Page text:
Stein was speaking poetically, but if we parse her phrase, we can understand it to mean that sameness is less pleasing than unique particularities, and these differences (as you point out) can be subtle. Still, Duchamp might be cursed by contemporary viewers who grumble about having to read the wall text to get the point! As you mention, Duchamp scorned the “retinal,” but you include paintings in the exhibition, and a beautiful example of the constructed family likeness is the group of paintings by Rachel Hecker, Jesus #1 (Viggo Mortensen/ Lord of the Rings), Jesus #2 (David Gilmour/ Pink Floyd), and Jesus #8 (David Axell/ JosephAbboud Ad) in which she has painted celebrities as Jesus. Clichéd image as readymade, which opens up a whole different branch of the family tree, as it were.
Though Duchamp shunned the retinal, his reaction came in the wake of Modernism’s formalism. Now, with the dominance of digital media, images have become material facts in a new way. Think about how, when seeing something interesting, pulling out a camera phone to snap a picture has become an instantaneous reflex. We carry images around with us, and scroll through them. Though the inclusion of representational painting may challenge the notion of what the readymade is, I wanted to see what they would bring to this dialogue.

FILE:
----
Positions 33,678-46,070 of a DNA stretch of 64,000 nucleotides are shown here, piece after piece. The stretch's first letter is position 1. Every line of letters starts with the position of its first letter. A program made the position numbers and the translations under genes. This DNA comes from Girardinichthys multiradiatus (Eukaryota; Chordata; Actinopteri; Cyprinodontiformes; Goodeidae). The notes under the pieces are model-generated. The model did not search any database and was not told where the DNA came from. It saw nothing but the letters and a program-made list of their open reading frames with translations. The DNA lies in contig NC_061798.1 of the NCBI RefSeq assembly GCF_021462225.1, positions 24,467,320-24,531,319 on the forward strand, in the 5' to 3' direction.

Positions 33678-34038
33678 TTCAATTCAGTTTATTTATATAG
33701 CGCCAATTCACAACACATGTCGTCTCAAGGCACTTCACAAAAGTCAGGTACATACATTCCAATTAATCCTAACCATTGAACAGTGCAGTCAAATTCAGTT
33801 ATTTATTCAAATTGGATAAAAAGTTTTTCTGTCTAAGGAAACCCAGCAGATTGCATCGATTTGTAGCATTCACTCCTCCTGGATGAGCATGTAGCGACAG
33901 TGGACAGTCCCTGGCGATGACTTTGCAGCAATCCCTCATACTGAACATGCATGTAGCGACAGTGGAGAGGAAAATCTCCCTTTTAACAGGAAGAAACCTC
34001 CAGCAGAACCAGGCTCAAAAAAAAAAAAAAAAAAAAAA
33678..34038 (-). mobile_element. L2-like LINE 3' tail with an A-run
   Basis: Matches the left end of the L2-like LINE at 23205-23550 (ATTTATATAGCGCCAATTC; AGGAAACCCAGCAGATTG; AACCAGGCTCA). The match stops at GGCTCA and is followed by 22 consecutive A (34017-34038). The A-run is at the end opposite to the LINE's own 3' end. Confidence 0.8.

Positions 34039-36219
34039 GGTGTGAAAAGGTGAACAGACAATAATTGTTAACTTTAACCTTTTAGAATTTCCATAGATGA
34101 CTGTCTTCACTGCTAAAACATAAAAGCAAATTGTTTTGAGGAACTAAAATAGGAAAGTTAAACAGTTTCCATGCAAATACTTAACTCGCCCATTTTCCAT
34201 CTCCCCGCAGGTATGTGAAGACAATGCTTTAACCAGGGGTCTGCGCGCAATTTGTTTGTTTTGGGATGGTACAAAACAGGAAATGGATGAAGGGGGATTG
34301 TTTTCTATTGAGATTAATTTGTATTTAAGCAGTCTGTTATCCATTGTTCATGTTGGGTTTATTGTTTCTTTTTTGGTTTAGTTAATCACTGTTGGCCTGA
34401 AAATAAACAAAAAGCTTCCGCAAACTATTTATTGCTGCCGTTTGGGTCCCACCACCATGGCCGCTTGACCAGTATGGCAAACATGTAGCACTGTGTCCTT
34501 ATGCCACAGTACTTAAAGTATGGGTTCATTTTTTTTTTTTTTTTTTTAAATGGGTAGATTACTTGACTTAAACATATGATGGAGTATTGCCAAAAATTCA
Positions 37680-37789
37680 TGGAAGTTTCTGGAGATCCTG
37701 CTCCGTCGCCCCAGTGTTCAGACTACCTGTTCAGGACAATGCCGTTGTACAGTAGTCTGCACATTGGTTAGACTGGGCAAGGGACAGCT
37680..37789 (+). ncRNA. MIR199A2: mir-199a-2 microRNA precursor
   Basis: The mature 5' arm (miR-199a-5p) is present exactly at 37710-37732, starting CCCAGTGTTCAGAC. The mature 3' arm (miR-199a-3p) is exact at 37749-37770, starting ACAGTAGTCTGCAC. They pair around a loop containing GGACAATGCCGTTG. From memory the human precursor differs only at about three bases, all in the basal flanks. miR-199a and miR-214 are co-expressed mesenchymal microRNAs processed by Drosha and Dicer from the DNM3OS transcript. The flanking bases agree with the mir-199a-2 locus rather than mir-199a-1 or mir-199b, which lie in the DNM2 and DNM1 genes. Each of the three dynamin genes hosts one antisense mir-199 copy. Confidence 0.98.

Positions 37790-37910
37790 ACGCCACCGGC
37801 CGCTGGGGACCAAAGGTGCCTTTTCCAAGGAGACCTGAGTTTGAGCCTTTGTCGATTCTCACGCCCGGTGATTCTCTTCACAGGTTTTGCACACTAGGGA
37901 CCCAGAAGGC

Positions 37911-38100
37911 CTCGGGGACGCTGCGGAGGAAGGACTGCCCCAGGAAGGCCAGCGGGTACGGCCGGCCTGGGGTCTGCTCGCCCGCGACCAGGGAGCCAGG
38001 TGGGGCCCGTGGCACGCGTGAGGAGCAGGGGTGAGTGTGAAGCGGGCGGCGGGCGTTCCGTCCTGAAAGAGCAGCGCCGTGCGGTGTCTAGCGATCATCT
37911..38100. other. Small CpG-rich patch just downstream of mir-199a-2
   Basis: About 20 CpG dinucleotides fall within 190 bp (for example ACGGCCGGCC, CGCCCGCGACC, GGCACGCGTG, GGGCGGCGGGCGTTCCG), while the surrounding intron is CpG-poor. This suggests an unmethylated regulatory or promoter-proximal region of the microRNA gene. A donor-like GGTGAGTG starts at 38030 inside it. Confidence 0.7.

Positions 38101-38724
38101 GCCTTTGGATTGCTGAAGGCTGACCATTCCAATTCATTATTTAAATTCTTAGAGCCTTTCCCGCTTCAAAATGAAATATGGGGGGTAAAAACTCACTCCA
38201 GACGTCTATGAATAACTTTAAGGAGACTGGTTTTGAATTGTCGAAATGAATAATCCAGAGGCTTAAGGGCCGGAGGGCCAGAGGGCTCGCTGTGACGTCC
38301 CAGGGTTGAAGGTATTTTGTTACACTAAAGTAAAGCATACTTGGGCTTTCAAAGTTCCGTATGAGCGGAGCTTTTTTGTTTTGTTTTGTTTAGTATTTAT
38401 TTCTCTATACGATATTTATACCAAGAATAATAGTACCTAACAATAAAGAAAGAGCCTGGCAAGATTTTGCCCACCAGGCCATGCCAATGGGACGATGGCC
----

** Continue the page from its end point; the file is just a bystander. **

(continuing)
When I spoke with Catherine Murphy about including her work in the exhibition, she was very enthusiastic and told me that she always thought of herself as a conceptual painter, and that encouraged me. Her decisions about what images to paint are as important as how she executes them, and their quotidian subjects – two black plastic trash bags tossed out in the snow in Trash Bags (1996), for instance – allow for viewers to notice details in ways that looking at the actual scene might not. And with Rachel Hecker’s Jesus series, the relationship to the readymade is two-fold: there is the nearly immediate recognition of the figure of Christ, and the moment when one realizes that Hecker has created these portraits of Jesus by transforming images of Hollywood actors, rock stars, and models.
Right, we’ve become so sophisticated about imagery that we can make those connections. Another aspect of Duchamp’s work is the playfulness, and this is a strong theme in your exhibition as well. In some cases, it’s a wink to the educated viewer, as in Jamie Isenstein’s “Smoking Pipe,” a reference to Magritte’s painting, but also a funny sight gag, as smoke curls from the pipe.